“Transit agencies face a conundrum. Because they view transit ridership largely in equity terms, they design the systems largely as social-welfare programs designed to provide poorer residents with a means to get around. Yet when they dump billions of dollars in boutique rail lines, they inevitably cannibalize funds from the bus routes that serve the bulk of their riders—and few drivers end up taking those rail lines, anyway.”
“Instead of thinking like business-people who need to meet the needs of customers, California transit officials act like government bureaucrats who are married to high-cost government and union solutions, and mainly want to impose their preferences on us—rather than lure us into transit by offering high-quality transportation alternatives. Until they change their thinking, Californians will continue to vote with their gas pedals.”
“While the BLM took longer than anyone else to approve the project, the TransWest Express line suffered from “a ‘spider web of jurisdiction’ across multiple levels of government,” according to Roxane Perruso, the company’s COO. Perruso told EnergyWire, a trade publication, that the project required approvals from state, local, and federal entities—and getting those permits required surveys of over 40,000 acres of land for environmental impacts and 60,000 acres of land for cultural impacts.
All that to get permission to build a power line, which is less invasive than other forms of infrastructure can be. In addition to the BLM and state governments of Wyoming, Colorado, Utah, and Nevada, the project needed approval from the U.S. Forest Service, part of the federal Department of Agriculture, and the Western Area Power Administration, which is part of the federal Department of Energy. (In fairness, EnergyWire notes that the project also got snagged by disputes with some private property owners along the planned route.)
With all the permission slips finally locked down, construction on the line will begin later this year, and the 3,000-megawatt line could be operational by 2028, EnergyWire reports. By then, it’ll be 23 years since the project was first proposed in 2005.
To put it simply: It should not take nearly a quarter century to build a supply line connecting renewable electric supply with an area where there is growing demand. But this is a recurring problem in America. A recent Princeton study found that 80 percent of the potential emissions reductions from green energy projects funded by the Inflation Reduction Act would be lost without an expansion of transmission lines.
The time and expense of permitting have slowed or prevented some major renewable energy projects in recent years. “Windmills off Cape Cod, a geothermal facility in Nevada, and what could have been the largest solar farm in America have all been blocked by an endless series of environmental reviews and lawsuits,” Alec Stapp, a co-founder of the Institute for Progress, which advocates for policies that accelerate technological and industrial progress, wrote last year in The Atlantic. “U.S. climate spending could exceed more than half a trillion dollars by the end of this decade—but without permitting reform, those investments won’t translate into much physical infrastructure.””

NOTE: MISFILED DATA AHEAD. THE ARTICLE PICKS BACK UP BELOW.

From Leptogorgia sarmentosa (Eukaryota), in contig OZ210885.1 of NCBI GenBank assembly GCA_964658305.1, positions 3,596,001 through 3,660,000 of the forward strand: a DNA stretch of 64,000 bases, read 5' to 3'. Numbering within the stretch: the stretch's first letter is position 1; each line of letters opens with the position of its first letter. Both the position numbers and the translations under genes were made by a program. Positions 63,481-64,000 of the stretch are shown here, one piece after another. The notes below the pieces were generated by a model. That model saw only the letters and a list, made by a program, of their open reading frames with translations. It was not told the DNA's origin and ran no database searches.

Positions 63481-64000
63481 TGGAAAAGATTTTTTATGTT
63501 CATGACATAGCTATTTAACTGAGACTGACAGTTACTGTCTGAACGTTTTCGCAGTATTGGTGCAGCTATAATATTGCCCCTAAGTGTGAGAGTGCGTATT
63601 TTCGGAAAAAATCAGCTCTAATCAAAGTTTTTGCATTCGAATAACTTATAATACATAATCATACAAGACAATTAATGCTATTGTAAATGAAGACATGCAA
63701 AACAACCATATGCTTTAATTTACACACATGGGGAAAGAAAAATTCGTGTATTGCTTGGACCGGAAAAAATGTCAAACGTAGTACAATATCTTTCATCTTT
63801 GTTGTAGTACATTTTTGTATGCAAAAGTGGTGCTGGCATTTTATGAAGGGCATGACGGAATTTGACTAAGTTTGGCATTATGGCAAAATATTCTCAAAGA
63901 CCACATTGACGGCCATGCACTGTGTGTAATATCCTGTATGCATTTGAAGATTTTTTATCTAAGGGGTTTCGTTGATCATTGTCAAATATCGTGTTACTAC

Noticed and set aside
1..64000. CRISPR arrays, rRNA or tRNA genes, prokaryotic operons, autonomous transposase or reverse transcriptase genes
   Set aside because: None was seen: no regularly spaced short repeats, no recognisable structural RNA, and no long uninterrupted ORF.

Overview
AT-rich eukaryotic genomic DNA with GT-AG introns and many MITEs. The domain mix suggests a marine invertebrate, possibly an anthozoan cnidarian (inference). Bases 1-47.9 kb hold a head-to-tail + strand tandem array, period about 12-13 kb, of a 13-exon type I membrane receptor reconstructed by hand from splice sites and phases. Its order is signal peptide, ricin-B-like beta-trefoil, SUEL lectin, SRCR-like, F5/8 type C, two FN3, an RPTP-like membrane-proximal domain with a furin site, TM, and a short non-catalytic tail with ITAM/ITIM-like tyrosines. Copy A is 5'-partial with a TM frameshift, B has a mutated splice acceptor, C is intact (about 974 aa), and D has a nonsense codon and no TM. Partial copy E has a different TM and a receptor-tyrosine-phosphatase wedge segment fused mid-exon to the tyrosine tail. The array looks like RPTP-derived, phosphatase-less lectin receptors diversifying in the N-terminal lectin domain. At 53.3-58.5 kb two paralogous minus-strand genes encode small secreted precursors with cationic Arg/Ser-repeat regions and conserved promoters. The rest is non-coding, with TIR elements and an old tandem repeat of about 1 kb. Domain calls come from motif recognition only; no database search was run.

“The Biden administration has framed its new, tighter “Buy American” regulations as a way to bolster domestic manufacturing and benefit parts of the country that have been left behind by technological innovation.
To many of those same communities, the White House has promised better connectivity and higher internet speeds. The bipartisan infrastructure plan signed by President Joe Biden in 2021 dedicated $42 billion to expanding broadband access, with much of the funding aimed at laying fiber optic lines in parts of the country where they don’t exist.
There’s one small problem with all this: Finding enough fiber optic cables that comply with the Buy American rules.”
“Under Biden’s Buy American rules, 55 percent of the component parts of any product used in a federal construction project must be sourced in the United States. That disqualifies any imports of finished cable, but it also wipes out most of the available American-made supply since many of the component parts are sourced overseas.”
“Another problem, according to a Bloomberg report earlier this week, is that building a fiber optic network requires more than just fiber optic cable. You also need switches, terminals, routers, and other pieces of tech that are mostly imported or manufactured with imported components. In both cases, the Buy American requirements mean broadband companies can’t use those parts for projects funded with federal funding from the infrastructure bill.
That means less infrastructure gets built, and lots of perfectly good American-made fiber optic cable doesn’t get purchased, simply because less than 55 percent of its components happened to come from somewhere else.”